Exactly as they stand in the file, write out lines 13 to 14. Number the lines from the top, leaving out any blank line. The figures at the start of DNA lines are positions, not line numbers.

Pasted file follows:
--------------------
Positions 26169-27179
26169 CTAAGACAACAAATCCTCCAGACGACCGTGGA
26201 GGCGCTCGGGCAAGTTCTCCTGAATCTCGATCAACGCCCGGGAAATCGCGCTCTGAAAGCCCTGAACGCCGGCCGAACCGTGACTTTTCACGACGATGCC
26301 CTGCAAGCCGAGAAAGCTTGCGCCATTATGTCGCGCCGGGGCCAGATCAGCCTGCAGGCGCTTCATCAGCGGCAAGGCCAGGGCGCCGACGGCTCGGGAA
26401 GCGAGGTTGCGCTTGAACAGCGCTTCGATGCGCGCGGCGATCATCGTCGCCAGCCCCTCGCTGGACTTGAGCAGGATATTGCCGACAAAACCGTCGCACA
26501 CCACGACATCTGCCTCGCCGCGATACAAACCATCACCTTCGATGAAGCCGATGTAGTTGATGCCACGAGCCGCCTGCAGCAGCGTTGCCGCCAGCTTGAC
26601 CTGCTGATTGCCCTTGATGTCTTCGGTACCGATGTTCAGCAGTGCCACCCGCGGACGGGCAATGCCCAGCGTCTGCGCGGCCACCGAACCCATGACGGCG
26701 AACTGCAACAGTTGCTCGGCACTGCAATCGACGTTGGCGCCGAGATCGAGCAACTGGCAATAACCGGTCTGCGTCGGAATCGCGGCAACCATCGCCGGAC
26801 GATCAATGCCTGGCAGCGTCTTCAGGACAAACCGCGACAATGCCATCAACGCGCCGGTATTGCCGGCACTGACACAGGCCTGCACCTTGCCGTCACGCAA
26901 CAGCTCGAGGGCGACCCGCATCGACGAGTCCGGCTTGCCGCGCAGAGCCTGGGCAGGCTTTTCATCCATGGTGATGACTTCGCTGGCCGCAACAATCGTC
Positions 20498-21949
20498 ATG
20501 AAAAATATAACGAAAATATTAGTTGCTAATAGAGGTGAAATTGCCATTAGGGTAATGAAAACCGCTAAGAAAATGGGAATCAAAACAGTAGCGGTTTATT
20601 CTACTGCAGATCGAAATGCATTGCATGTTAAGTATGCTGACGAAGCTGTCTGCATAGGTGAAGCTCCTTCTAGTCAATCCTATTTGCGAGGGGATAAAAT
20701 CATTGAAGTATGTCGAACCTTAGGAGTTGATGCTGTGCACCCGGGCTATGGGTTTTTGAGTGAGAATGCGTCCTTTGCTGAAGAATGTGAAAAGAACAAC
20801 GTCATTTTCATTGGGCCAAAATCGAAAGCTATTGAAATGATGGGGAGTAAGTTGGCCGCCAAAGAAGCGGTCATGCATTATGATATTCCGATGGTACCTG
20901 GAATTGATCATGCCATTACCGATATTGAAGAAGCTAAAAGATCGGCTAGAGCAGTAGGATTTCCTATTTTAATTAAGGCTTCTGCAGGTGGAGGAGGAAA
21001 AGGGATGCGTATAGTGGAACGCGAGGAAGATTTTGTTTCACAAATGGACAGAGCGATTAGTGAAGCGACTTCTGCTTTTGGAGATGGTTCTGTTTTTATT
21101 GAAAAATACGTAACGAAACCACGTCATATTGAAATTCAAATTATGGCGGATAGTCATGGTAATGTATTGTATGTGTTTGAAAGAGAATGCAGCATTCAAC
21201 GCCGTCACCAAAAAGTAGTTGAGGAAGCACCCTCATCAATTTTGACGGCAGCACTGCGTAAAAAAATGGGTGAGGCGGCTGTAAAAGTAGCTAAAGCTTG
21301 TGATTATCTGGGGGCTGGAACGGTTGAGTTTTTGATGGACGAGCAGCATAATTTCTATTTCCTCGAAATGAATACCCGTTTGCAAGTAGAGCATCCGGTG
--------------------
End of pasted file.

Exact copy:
20501 AAAAATATAACGAAAATATTAGTTGCTAATAGAGGTGAAATTGCCATTAGGGTAATGAAAACCGCTAAGAAAATGGGAATCAAAACAGTAGCGGTTTATT
20601 CTACTGCAGATCGAAATGCATTGCATGTTAAGTATGCTGACGAAGCTGTCTGCATAGGTGAAGCTCCTTCTAGTCAATCCTATTTGCGAGGGGATAAAAT